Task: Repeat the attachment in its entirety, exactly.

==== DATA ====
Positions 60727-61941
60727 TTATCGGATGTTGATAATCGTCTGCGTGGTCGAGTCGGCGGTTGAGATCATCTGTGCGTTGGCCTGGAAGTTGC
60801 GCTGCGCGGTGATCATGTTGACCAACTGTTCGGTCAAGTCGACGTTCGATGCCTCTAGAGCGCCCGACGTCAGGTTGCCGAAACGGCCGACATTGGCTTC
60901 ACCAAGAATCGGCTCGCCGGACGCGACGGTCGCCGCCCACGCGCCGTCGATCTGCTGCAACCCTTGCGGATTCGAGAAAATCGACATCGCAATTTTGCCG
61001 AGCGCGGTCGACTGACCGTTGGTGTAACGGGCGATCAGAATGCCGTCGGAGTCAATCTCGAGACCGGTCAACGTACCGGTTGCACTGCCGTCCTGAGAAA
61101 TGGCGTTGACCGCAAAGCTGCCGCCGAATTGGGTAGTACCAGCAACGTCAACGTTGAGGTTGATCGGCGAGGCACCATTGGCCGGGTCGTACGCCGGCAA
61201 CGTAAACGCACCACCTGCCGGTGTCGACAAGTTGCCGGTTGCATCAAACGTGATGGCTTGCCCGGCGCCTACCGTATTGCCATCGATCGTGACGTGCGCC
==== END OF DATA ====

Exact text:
Positions 60727-61941
60727 TTATCGGATGTTGATAATCGTCTGCGTGGTCGAGTCGGCGGTTGAGATCATCTGTGCGTTGGCCTGGAAGTTGC
60801 GCTGCGCGGTGATCATGTTGACCAACTGTTCGGTCAAGTCGACGTTCGATGCCTCTAGAGCGCCCGACGTCAGGTTGCCGAAACGGCCGACATTGGCTTC
60901 ACCAAGAATCGGCTCGCCGGACGCGACGGTCGCCGCCCACGCGCCGTCGATCTGCTGCAACCCTTGCGGATTCGAGAAAATCGACATCGCAATTTTGCCG
61001 AGCGCGGTCGACTGACCGTTGGTGTAACGGGCGATCAGAATGCCGTCGGAGTCAATCTCGAGACCGGTCAACGTACCGGTTGCACTGCCGTCCTGAGAAA
61101 TGGCGTTGACCGCAAAGCTGCCGCCGAATTGGGTAGTACCAGCAACGTCAACGTTGAGGTTGATCGGCGAGGCACCATTGGCCGGGTCGTACGCCGGCAA
61201 CGTAAACGCACCACCTGCCGGTGTCGACAAGTTGCCGGTTGCATCAAACGTGATGGCTTGCCCGGCGCCTACCGTATTGCCATCGATCGTGACGTGCGCC